ecb norms

RBI External Commercial Borrowings (ECB) Framework, 2022

ECB Framework

External Commercial Borrowings (ECB) are loans, debts or borrowings by Indian entities from entities registered outside India which are used for commercial purposes. ECBs are extended by external sources from any recognized foreign entity. The benefit of the ECB is that entities can borrow a large number of currencies without having to compromise on control. Since the borrowings come from a foreign country it is necessary to ensure compliance with all the applicable ECB rules. Failure to comply with the ECB rules attracts penalties and legal action under the Foreign Exchange Management Act of 1999 (FEMA).
In India, the Reserve Bank of India (RBI) regulates the ECB and over the years RBI has reduced restrictions on eligible borrowers and lenders, end-use restrictions, minimum average maturity rate, etc. The simplified norms allow ECB to be availed on easy terms. In addition to that RBI has granted several benefits for availing ECB such as lower interest rates and greater access to the global market. However, certain regulations have to be followed for obtaining ECB. This blog briefly discusses the ECB framework and new ECB guidelines issued by RBI which has to be considered before availing ECB from a foreign lender.

What is the procedure for raising ECB?

For raising ECB via automatic route, it has to conform to the parameters prescribed for the automatic route in the ECB framework. For this, the entity has to approach an AD Category-I Bank with its proposal along with duly filled Form ECB.

For raising ECB via the Government route, the borrowers have to approach the RBI with an application prescribed in Form ECB for examination through AD Category-I Bank. The RBI has to consider the application depending on the overall guidelines, economic situation, merits of the proposal, etc. Further, if an ECB proposal before RBI is beyond a threshold limit prevalent at that time, then it will be placed before the Empowered Committee (EC) which is supposed to give recommendations to the RBI. Based on the recommendations given by EC, the final decision shall be taken by the RBI.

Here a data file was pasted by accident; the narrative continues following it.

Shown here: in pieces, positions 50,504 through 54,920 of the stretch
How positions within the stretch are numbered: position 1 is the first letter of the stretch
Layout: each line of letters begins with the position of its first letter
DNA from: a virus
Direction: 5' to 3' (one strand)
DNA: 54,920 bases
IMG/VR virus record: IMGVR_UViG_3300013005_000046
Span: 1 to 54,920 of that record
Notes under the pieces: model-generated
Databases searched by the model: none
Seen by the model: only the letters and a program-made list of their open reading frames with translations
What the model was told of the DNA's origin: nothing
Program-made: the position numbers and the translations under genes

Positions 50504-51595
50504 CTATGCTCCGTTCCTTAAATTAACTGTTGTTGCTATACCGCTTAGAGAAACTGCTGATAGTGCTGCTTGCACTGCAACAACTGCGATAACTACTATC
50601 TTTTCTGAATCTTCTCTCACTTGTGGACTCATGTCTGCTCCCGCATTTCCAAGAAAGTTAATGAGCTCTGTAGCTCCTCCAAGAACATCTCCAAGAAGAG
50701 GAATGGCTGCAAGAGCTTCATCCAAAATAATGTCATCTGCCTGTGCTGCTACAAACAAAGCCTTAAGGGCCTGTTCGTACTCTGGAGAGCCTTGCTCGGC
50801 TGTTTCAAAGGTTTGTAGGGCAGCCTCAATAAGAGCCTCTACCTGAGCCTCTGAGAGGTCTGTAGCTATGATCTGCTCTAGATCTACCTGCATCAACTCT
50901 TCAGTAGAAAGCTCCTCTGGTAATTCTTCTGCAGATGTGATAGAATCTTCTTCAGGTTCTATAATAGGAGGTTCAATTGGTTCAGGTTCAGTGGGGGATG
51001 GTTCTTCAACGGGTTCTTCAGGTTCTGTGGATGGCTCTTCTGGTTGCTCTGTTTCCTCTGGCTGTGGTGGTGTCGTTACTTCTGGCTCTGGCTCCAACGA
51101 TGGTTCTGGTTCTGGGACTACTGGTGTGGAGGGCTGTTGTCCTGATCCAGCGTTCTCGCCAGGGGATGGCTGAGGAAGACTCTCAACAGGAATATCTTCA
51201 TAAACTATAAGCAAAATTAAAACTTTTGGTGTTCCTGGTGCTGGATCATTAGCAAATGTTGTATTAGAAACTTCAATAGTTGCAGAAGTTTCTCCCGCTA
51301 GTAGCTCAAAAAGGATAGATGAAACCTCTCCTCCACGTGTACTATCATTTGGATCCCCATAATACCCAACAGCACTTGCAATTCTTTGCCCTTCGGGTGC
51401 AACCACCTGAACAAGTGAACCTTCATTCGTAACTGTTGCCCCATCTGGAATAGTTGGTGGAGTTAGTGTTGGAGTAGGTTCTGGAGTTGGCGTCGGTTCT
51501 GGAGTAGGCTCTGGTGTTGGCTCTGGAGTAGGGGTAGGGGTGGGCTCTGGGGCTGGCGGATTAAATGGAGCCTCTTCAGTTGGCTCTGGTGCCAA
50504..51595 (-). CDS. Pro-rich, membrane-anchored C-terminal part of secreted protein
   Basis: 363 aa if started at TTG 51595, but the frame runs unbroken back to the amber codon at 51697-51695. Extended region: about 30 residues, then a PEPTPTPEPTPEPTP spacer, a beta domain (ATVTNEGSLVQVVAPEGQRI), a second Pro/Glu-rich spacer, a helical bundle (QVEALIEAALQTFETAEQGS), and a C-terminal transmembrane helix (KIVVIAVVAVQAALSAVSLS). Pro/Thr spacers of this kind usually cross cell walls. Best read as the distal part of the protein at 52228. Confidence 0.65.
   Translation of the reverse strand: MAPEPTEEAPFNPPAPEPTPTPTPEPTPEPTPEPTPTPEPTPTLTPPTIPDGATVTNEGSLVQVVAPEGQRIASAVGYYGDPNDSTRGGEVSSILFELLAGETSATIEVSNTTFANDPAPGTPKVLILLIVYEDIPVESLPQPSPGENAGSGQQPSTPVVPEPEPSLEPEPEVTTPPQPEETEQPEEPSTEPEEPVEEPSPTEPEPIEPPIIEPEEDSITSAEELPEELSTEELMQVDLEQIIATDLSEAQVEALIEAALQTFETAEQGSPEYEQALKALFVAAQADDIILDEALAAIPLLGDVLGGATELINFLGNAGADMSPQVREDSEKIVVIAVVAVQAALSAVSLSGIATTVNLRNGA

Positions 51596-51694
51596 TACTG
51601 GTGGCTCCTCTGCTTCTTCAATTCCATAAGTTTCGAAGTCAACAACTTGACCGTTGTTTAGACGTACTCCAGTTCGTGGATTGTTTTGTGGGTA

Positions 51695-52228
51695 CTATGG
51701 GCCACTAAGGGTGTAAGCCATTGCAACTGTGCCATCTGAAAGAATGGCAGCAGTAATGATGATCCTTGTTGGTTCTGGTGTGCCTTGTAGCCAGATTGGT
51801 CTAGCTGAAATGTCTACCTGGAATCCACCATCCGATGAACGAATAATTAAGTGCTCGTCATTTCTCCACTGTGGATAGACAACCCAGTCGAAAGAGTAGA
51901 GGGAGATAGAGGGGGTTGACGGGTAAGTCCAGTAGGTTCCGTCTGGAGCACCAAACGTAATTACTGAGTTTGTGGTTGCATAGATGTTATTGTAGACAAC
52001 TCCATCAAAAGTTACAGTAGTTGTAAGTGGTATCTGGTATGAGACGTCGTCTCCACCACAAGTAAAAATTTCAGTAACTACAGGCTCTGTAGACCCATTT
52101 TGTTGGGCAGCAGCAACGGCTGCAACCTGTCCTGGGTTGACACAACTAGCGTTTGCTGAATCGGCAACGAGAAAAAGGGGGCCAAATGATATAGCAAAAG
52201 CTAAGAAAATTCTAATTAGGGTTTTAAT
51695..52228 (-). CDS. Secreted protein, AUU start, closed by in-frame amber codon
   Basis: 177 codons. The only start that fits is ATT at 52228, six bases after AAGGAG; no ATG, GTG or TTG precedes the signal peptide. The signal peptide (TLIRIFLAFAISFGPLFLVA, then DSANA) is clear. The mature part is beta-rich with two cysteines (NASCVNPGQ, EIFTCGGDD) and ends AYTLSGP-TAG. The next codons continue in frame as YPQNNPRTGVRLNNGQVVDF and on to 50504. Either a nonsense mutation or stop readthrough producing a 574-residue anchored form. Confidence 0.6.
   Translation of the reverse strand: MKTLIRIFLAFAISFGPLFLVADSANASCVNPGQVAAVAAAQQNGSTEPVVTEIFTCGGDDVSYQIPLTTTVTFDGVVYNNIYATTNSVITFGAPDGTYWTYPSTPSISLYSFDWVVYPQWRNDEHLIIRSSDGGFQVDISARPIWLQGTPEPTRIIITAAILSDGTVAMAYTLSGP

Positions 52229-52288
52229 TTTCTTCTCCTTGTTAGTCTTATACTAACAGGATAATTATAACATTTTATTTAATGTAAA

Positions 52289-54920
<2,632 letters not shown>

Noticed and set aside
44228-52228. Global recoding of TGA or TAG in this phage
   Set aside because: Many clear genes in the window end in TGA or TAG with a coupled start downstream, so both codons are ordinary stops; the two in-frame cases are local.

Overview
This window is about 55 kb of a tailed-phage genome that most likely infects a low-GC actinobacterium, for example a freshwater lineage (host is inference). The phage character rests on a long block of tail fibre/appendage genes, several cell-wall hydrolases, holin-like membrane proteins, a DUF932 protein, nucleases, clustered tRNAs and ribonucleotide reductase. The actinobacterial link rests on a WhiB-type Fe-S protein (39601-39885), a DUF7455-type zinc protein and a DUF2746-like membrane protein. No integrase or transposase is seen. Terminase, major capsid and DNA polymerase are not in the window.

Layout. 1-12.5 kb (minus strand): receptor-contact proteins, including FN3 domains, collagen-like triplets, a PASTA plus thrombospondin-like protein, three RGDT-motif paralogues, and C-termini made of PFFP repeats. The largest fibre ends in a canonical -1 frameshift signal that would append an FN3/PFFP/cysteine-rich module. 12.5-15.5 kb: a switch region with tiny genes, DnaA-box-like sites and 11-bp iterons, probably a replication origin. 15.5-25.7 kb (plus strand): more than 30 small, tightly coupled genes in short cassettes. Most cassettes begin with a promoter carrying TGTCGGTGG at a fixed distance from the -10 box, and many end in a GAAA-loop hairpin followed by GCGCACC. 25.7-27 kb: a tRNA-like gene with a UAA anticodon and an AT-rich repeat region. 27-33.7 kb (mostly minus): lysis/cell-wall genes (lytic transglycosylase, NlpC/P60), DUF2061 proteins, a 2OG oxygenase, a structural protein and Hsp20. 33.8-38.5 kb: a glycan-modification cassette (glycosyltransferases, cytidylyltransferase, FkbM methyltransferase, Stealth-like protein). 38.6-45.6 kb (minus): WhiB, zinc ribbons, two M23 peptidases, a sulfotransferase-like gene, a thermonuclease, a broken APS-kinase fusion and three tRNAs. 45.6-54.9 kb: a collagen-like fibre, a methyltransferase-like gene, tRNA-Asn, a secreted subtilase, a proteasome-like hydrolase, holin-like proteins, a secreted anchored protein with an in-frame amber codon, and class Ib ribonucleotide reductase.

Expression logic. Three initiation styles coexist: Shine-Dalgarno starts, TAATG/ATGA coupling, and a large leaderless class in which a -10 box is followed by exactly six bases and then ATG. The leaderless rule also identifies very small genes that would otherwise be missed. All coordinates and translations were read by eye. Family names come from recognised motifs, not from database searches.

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What is the investment limit for ECB?

ECB up to USD 750 Million or an equivalent amount can be raised by eligible borrowers under Automatic Route as per the extant ECB framework. However, the RBI introduced a new circular dated 1st August 2022 which temporarily enhanced the investment limit from the date of issue till 31st December 2022. This temporary modification was done to meet the situation of falling Indian currency against US dollars in the market. The new RBI regulation has been discussed in detail in the coming paragraphs.

What is the regulatory framework of the ECB in India?

The following are the ECB Framework in India:

  1. Foreign Exchange Management Act (FEMA) of 1999[1];
  2. Exchange Management (Borrowing and Lending) Regulations of 2018 (ECB Regulations);
  3. Foreign Exchange Management (Transfer or Issue of any Foreign Security) Regulations of 2004; and
  4. Master Direction- External Commercial Borrowings, Trade Credits and Structured Obligations (Master Directions).

In addition to the above, RBI is empowered to introduce circulars and notifications time and again to meet the market requirements. In this regard, the RBI also issued a circular dated 1st August 2022 introducing temporary modifications as required for maintaining market stability. This circular has been discussed in detail below.

New RBI Guidelines on ECB